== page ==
By Evelyn Foy
In part one of Preparing Wool for Yarn we learned how to shear sheep and get the wool cleaned and ready to card.
Now we will turn it into yarn!
Now the wool is ready to be carded! Carding is simply combing the fibers to separate and straighten so that they are easier to spin into yarn. To card my wool I use Strauch brand wool hand carders . a pair of wooden paddles with wire bristles (see picture 1).
I take a handful of fleece and catch it on the metal bristles of the left carder, filling the carder until I can barely see the bristles (see pictures 2-4).
I then take both carders in hand and pull them together by matching up the bottoms and slide them across each other (see pictures 5-6).
The teeth on each carder are slightly kinked so that when the carders come together in the opposite way, the bristles pull the fibers of wool to untangle them . just like brushing your hair! I continue in this way until the wool is smooth and there are no clumps or balls of wool. I then match the bottom of the right carder to the top of left carder and slide the right carder down so that all the wool is now on the right carder (see pictures 7-9).
Next I roll the wool toward the handle and off the carder to make a rolag for spinning (see pictures 10-12).
Note: There are many different kinds of hand carders, some with more fine bristles and less fine depending on how coarse the fiber is. You can also use a drum carder which is a larger hand-cranked machine used for carding larger amounts of wool.
Once I've carded about 1 lb. or more of fleece, I get ready to spin some yarn! There are many different styles and brands of spinning wheels (Ashford, Louet, Jensen, Majacraft, etc.). I use an Ashford Traveler, which is a more a compact style and spins great! Spinning is something that takes time, practice, and muscle memory, so don.t be discouraged if you find that you don.t get it the first time or even the fiftieth time. Once you get it, it.ll be like riding a bike!
Here.s some to vocab to read over and a diagram of the parts of a spinning wheel to review before beginning.
Leader - A two foot long string used to attach fiber onto for spinning
Drafting - Thinning fiber while spinning to make an even and consistent width yarn.
Pre-drafting - Drafting fiber before you begin spinning.
Roving - Machine carded wool, made into long strips for spinning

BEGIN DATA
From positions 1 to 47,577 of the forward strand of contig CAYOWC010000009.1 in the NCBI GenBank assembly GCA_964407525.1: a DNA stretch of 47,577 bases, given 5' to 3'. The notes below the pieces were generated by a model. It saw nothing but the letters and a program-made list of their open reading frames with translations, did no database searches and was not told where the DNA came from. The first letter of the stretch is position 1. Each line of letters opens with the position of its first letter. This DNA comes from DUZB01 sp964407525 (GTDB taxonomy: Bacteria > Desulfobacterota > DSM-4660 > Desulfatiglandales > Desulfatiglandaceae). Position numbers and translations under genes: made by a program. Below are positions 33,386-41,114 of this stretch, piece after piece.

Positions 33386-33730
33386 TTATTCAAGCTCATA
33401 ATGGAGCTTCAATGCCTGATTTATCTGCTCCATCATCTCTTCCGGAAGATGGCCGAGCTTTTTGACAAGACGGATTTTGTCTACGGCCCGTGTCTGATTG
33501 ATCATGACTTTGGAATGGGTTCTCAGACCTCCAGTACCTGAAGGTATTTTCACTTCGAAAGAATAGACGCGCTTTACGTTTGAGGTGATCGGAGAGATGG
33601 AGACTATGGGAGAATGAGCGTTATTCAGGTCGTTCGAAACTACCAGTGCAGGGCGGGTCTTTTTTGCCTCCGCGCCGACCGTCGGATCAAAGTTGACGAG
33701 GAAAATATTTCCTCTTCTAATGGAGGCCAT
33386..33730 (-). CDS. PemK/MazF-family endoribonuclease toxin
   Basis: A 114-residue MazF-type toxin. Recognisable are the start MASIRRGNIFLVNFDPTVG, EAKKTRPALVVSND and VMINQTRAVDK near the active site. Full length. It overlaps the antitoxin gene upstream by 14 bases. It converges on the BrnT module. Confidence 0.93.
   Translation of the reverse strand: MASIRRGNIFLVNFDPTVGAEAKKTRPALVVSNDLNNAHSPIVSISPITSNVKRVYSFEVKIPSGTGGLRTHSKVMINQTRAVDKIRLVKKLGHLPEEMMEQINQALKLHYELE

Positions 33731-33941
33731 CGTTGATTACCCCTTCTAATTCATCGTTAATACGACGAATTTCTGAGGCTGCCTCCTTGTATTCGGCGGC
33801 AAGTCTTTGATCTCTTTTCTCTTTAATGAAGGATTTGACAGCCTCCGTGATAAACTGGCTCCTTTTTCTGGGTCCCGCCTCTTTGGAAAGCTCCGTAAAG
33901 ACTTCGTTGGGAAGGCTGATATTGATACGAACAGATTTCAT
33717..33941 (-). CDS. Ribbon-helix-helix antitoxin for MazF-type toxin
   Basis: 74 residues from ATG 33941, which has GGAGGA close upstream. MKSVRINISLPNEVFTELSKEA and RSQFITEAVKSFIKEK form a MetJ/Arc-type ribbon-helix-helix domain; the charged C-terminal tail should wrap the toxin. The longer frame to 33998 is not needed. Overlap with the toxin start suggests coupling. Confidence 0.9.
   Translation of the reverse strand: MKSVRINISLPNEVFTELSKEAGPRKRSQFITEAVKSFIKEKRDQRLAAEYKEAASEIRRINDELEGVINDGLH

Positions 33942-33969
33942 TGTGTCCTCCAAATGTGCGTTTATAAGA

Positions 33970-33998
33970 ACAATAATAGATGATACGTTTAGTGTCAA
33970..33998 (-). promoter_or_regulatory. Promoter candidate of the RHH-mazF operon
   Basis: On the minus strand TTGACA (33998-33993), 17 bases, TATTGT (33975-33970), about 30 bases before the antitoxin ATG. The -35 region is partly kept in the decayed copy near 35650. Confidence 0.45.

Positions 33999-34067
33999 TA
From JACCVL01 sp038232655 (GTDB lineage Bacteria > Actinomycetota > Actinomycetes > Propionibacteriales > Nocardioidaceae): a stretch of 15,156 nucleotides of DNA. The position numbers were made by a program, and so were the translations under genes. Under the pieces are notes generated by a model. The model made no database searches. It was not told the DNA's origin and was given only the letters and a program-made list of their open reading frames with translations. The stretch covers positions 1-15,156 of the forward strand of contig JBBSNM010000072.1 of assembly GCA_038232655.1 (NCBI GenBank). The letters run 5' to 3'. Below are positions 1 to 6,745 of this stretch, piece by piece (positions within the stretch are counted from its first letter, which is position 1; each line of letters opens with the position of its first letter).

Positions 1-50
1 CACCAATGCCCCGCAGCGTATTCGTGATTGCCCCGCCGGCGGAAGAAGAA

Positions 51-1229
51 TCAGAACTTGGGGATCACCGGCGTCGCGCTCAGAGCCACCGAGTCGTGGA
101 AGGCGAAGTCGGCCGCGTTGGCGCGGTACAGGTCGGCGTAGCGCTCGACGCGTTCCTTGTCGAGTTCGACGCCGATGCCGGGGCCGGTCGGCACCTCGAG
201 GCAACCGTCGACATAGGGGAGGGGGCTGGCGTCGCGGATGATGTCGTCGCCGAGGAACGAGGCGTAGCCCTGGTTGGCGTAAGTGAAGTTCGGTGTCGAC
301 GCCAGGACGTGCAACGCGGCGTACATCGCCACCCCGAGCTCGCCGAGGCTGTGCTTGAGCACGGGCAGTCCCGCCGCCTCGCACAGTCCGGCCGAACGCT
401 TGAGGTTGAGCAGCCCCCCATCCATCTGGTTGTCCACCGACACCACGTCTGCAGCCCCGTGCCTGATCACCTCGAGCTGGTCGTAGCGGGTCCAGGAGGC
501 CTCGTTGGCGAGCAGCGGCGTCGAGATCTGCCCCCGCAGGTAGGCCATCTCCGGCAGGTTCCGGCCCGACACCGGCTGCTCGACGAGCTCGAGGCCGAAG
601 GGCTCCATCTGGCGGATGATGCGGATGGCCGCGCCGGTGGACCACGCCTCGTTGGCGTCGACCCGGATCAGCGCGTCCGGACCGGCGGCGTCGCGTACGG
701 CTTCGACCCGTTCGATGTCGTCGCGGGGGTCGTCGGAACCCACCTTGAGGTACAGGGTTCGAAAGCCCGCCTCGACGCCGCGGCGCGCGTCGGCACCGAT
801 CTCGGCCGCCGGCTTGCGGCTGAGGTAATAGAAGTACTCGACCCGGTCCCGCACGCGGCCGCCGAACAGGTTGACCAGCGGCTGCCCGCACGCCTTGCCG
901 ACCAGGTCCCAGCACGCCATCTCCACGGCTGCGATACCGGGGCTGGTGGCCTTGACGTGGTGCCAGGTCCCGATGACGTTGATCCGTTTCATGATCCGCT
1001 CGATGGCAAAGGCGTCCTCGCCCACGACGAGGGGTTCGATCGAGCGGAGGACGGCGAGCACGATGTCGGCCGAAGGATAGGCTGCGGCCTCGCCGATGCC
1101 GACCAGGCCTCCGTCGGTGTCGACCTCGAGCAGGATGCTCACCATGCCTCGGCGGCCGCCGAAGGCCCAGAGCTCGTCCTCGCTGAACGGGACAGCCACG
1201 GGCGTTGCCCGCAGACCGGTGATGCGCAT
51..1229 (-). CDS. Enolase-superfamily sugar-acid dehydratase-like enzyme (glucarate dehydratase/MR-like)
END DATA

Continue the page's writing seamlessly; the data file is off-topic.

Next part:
Ashford Traditional Spinning Wheel
A. Fly Wheel
B. Drive Band
D. Flyer Whorl
G. Tension Knob
If you are a beginning spinner, here are some simple instructions on how to spin and some demo videos to help you along.
Begin by treadling with your feet for a few minutes, moving the fly wheel (the round wheel) clockwise (see picture 13). This will help you get the motion down and think less of your feet when you begin to work with your hands.
Once you.ve got the motion down, tie a leader onto your empty bobbin. Thread the leader through the farthest hook from the front of the flyer and through the rest. Pull the leader through the orifice (see video 1).
While this is an optional step, it often helps to pre-draft when your fiber is bulky or inconsistent in its width. When using roving, in particular, I often split it in half and then begin pre-drafting each piece (see video 2).
Now you are ready to draft the fiber onto the leader and spin some yarn! While holding your leader in your left hand and treadling, bring your fiber with your right hand and let it attach to the leader. Now draft out the fibers by continuing to hold the newly attached yarn with your left hand and pull the fiber with your right until the fiber loosens and thins out. Don.t pull too hard because the fiber will easily pull apart. If the fiber does pull apart, then draft it back on as you did with the leader.
Slide your left hand down the drafted fibers so they begin to twist. Do not let the twist run past the area you drafted. Prevent this by placing your fingers at the end of the twisted portion. Feed the portion you have twisted onto the bobbin (see video 3).
Adjust the tension as needed. If it seems like the twist is running down your fiber faster than you can draft it, then loosen the tension a bit (see picture 14). The tension string is attached to the bobbin. By tightening the tension, you are placing pressure on the bobbin, which will pull your yarn onto the bobbin faster.
Continue in this way until the bobbin is full. When portions of the bobbin are full, bring your yarn to next hook on the flyer so the yarn is evenly wound on the bobbin.
Once you have filled up your bobbin, you may wind it into ball by using a hand crank ball winder (see pictures 15-18) or by simply winding it yourself. You now have you very own ball of yarn to do with as you wish!
Enjoy carding and spinning, I hope you enjoy it as much as I do!